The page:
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GDC 2009: The new face of game censorship

Free-speech lawyer says political correctness is the new enemy of the game industry, implores publishers to become more proactive about stifled expression.


SAN FRANCISCO--When it comes to restrictive legislation, the gaming industry has had some significant wins. Antigaming laws passed by states such as California, Minnesota, Illinois, and Louisiana have all been deemed unconstitutional and eventually abandoned. And while other states such as New York and Utah continue down the same path, it seems the game industry has history (and more importantly, legal precedent) on its side. But Lawrence Walters--an attorney from free-speech and constitutional-rights specialist firm Weston, Garrou, Walters, and Mooney--says that while the industry may have the upper hand against its critics from the "family values" right, there's a new enemy that could further ignite the game censorship debate.

The thought police could be just around the corner.
The thought police could be just around the corner.

Walters--in his 2009 Game Developers Conference session titled "Silencing The Censors"--identified political correctness as the new battleground on which critics of games will base their future censorship arguments. Walters said the industry should take this new threat as seriously as those who have called for the prohibition of games due to violence, sex, or drug use during the past decade.

"We are in a culture war here," Walters said. "Like it or not, the video game industry is on the frontline of a war between the family values groups on one hand and the civil libertarians on the other hand. We didn't ask for this--we're just trying to entertain people with a product the public seem to want."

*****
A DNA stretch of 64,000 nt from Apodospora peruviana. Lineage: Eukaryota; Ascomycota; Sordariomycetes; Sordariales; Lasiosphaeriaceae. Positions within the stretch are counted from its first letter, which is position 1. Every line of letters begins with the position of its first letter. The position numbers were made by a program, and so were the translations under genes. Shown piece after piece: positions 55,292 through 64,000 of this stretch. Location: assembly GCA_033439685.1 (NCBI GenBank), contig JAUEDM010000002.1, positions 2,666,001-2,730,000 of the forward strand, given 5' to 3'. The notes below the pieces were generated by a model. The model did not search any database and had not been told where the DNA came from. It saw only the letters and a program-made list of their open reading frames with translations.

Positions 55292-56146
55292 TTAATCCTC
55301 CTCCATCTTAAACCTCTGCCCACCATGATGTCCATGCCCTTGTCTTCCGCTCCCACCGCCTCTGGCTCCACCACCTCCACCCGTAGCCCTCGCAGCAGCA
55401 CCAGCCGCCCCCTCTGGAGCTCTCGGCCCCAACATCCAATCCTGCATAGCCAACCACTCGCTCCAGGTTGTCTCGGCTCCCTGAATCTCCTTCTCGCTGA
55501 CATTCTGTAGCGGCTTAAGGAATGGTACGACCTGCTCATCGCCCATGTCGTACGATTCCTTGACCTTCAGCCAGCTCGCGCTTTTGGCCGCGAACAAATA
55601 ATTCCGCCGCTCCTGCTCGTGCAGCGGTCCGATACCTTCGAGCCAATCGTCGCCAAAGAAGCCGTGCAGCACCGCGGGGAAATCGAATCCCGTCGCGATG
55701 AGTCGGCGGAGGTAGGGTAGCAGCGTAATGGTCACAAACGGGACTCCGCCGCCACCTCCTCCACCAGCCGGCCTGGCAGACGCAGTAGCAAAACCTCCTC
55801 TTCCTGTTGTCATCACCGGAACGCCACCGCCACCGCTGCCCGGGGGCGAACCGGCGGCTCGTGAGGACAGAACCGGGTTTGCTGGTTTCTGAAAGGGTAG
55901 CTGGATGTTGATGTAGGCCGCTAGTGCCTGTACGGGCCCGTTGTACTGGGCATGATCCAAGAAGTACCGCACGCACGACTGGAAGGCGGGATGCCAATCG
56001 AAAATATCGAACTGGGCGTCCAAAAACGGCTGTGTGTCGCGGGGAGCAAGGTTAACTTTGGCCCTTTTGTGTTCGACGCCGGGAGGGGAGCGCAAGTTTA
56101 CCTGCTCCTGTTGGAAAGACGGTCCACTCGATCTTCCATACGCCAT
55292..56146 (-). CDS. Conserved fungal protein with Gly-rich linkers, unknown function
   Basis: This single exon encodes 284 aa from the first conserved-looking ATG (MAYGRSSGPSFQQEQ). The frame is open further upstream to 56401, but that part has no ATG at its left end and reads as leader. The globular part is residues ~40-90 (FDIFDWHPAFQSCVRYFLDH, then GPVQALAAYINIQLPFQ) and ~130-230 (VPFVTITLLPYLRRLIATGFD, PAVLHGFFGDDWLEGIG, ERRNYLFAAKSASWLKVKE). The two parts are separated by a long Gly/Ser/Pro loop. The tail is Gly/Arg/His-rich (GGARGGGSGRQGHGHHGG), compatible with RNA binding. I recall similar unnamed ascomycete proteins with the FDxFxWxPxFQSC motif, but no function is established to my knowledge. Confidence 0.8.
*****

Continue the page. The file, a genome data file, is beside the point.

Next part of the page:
"Just when the decency police and moral values group have been all but defeated in the courts--both of law and public opinion--a new threat has emerged from our left flank: political correctness," he continued. "The leftist thought police are now wanting to impose their view of propriety on modern cultural discourse. We're now seeing objections to racial slurs and sexist video game content that feminists and minority groups take offense to. Now without taking a position on the propriety on that content in modern video games, this trend is just as damaging to free expression rights."

Walters pointed out legislation pending in New York that aims to prohibit sales to minors of games that have various degrees of profanity, racist stereotypes, derogatory language, and/or actions toward a specific group of persons as setting a dangerous precedent.

"Think about that for a minute. Would we ever in a million years tolerate the government passing a law that movies cannot have profanity, racial jokes, or derogatory language? That would eliminate practically every movie made," he said.

"Now we can debate all day long whether racist stereotypes or derogatory language is even appropriate in video games, but that's for us to debate, and not for the government to decide," Walters said. "If this law passes, I think it will open the door for some very dangerous forms of thought control the likes of which we haven't seen in this country."

Walters says the best way for the game industry to combat its opponents is by becoming more proactive and not just by responding to laws that have already been passed.

"It needs to reveal its enemies for who they are--radicals on the left and on the right--and marginalize them. They need to speak with a cohesive and united voice on issues related to censorship and video game violence," he said.

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